The Holy Experience of Watching Les Miserables


Last week we watched the Tom Hooper production of Les Misérables. We have all seen it live (in London, no less!) but I believe that the next best thing to a live performance is this movie.

I cannot see Les Misérables without crying. The story,full of redemption and grace, is timeless.

For those who don’t know the story, Les Misérables takes place in 19th century France. While it is commonly thought to be about the French Revolution, it is actually a different insurrection in 1832 that was quickly and violently stopped.

A prisoner by the name of Jean Valjean, better known by his number 24601, is granted parole after 19 years of imprisonment. He was initially given 5 years in prison for stealing a loaf of bread for a starving child but because of many attempts to escape ended up being there for 19. Seen as a pariah because of his prison past, he struggles to find work or food.  He is ultimately taken in by a man of the cloth, the Bishop of Digne, and given food and lodging. He returns this kindness by stealing the silverware in the middle of the night, is caught by police and taken to be accused by the clergy. Instead of accusations, he is vindicated as  the Bishop claims they were given to Valjean as a gift and wonders aloud to Jean Valjean’s captors why he left the silver candlesticks in ‘his haste’ .  This act of grace is given with a challenge by the clergyman to ‘Become an honest man.’ He journeys through his life doing just that, though continuously haunted by his past in the form of a police inspector named Javert.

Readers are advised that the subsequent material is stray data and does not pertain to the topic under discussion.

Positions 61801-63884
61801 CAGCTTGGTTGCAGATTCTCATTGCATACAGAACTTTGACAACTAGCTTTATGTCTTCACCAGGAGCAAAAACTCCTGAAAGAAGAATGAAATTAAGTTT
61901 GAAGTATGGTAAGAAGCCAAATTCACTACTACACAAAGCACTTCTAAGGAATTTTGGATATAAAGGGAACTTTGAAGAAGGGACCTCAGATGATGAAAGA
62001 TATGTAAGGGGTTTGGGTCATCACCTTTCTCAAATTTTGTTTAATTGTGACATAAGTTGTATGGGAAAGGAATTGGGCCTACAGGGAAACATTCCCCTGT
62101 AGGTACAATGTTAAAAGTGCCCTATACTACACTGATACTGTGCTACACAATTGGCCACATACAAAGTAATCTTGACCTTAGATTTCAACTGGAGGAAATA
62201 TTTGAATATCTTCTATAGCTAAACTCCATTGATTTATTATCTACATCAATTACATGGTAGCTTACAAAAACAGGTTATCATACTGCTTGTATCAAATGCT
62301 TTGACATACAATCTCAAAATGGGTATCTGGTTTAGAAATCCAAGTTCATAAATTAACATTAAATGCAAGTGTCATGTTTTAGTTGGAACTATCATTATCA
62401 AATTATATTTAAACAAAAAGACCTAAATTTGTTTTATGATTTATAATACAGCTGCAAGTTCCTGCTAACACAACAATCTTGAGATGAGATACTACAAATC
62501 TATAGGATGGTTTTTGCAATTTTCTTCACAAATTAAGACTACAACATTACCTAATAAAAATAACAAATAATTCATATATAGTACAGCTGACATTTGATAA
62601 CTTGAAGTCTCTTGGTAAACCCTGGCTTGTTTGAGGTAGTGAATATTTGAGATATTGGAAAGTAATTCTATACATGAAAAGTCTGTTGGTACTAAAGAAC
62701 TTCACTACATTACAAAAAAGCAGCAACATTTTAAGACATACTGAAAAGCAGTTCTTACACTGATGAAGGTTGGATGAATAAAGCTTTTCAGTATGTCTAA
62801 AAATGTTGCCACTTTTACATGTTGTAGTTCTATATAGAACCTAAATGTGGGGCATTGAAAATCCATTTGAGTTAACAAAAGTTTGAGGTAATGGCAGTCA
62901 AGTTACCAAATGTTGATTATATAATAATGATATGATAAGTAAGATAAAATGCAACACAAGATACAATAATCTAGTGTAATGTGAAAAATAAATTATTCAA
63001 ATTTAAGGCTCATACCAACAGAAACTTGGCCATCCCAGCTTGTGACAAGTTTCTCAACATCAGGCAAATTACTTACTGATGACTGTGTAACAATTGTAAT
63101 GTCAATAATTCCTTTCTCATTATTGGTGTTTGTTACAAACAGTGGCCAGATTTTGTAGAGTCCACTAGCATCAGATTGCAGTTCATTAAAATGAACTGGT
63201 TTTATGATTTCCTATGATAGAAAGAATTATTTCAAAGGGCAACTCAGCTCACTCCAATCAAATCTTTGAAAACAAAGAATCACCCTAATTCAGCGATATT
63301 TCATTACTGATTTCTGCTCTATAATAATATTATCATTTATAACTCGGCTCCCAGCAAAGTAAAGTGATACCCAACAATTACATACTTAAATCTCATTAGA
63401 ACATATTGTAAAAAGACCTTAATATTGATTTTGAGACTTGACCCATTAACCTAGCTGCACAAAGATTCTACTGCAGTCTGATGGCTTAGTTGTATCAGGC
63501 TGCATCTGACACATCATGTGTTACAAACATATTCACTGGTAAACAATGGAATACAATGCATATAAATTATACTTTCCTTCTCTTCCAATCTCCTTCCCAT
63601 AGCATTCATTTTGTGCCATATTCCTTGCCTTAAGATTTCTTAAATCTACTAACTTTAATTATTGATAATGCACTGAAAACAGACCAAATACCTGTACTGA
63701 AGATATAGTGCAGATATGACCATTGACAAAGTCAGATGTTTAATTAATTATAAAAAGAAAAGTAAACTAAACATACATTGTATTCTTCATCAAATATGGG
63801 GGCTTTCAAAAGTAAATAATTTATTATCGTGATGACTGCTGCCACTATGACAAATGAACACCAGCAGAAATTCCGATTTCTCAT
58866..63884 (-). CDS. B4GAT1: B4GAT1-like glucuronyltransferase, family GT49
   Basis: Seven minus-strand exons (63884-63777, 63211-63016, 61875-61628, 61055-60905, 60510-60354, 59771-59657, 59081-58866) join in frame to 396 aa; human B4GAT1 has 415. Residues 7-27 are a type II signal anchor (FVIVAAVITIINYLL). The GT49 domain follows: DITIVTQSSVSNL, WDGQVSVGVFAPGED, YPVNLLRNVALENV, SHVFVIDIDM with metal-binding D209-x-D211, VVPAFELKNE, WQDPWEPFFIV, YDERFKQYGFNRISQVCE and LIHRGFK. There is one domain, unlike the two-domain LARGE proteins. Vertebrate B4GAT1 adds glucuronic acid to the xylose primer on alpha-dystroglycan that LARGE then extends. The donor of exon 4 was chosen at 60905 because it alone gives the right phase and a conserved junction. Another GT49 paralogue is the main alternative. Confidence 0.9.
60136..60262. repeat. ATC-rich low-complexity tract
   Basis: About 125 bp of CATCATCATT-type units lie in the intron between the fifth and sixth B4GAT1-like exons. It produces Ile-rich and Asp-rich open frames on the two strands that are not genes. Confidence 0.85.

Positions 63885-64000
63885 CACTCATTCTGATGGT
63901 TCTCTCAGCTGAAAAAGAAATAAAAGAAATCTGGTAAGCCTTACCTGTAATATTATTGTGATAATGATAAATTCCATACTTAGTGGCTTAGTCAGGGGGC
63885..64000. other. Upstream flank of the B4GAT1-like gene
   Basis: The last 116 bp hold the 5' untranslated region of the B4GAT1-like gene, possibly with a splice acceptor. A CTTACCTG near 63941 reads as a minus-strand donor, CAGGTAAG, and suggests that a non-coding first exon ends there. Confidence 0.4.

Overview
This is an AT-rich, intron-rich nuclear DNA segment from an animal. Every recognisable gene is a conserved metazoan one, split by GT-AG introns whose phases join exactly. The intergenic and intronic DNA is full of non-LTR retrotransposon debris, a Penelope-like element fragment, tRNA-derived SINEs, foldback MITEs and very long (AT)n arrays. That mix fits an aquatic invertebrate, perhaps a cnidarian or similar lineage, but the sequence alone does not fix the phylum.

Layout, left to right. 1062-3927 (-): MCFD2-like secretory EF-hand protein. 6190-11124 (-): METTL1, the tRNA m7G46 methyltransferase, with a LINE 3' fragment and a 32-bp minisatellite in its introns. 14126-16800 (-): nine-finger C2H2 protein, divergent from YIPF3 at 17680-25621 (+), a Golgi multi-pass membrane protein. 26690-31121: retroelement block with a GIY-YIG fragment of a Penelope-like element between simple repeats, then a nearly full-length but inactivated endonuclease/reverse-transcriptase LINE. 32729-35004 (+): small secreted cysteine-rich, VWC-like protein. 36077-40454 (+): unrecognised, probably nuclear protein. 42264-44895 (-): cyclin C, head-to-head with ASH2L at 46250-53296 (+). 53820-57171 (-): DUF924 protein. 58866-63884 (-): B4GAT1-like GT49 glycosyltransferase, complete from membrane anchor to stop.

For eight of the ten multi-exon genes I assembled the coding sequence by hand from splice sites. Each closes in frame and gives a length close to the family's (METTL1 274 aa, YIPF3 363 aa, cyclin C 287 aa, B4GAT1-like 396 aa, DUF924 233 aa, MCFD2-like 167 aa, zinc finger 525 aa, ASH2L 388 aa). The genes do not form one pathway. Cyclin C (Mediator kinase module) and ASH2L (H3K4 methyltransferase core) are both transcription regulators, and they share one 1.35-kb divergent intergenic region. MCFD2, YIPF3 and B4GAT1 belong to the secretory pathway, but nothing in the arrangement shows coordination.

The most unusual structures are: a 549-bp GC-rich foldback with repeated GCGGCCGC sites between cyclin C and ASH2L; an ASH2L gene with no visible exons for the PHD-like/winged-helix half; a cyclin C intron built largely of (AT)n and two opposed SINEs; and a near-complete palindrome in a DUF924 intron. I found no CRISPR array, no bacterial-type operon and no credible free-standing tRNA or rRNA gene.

The contrast between Javert and Jean Valjean is profound as one is consumed with the need for justice and retribution and the other attempts to live out his life in grace, but secrecy. Like all good stories there is the protagonist, a conflict, and a critical climax that I will not spoil for those who have not yet seen the show.

Les Misérables is great theology wrapped up in an excellent story and beautiful music. Watching either the movie or the live production is nothing if not a holy experience. In Les Misérables, love and kindness are woven together and so grace and mercy triumph.

The Bishop plays a small role in this musical, but it is the Bishop that I have been thinking about since last week. From the beginning, the Bishop takes a risk on this prisoner, Jean Valjean. He doesn’t know why he’s been in prison. Just that he is a man, troubled and in need of food and shelter. In the movie rendition, two older women who obviously care for the Bishop’s residence, look aghast as the Bishop extends hospitality and kindness to this dangerous stranger.

In the theologically rich book of Romans, there is an ending of a verse that is never far from my mind. It’s the end of verse 4 in the 2nd chapter and it reads like this: “not realizing that God’s kindness is intended to lead you to repentance?”* 

We can’t say no to something, unless there is something better to say yes to. The Bishop gives Jean Valjean a picture of something better, of a life lived well, of grace, and of God’s kindess. Jean Valjean cannot say no to this offering and his entire life is changed.

God is infinitely creative in his design of holy moments and experiences; but there are times when I need my vision checked and restored in order to see and participate. Last week, sitting on a couch and watching Les Misérables was one of those holy moments, and I am grateful.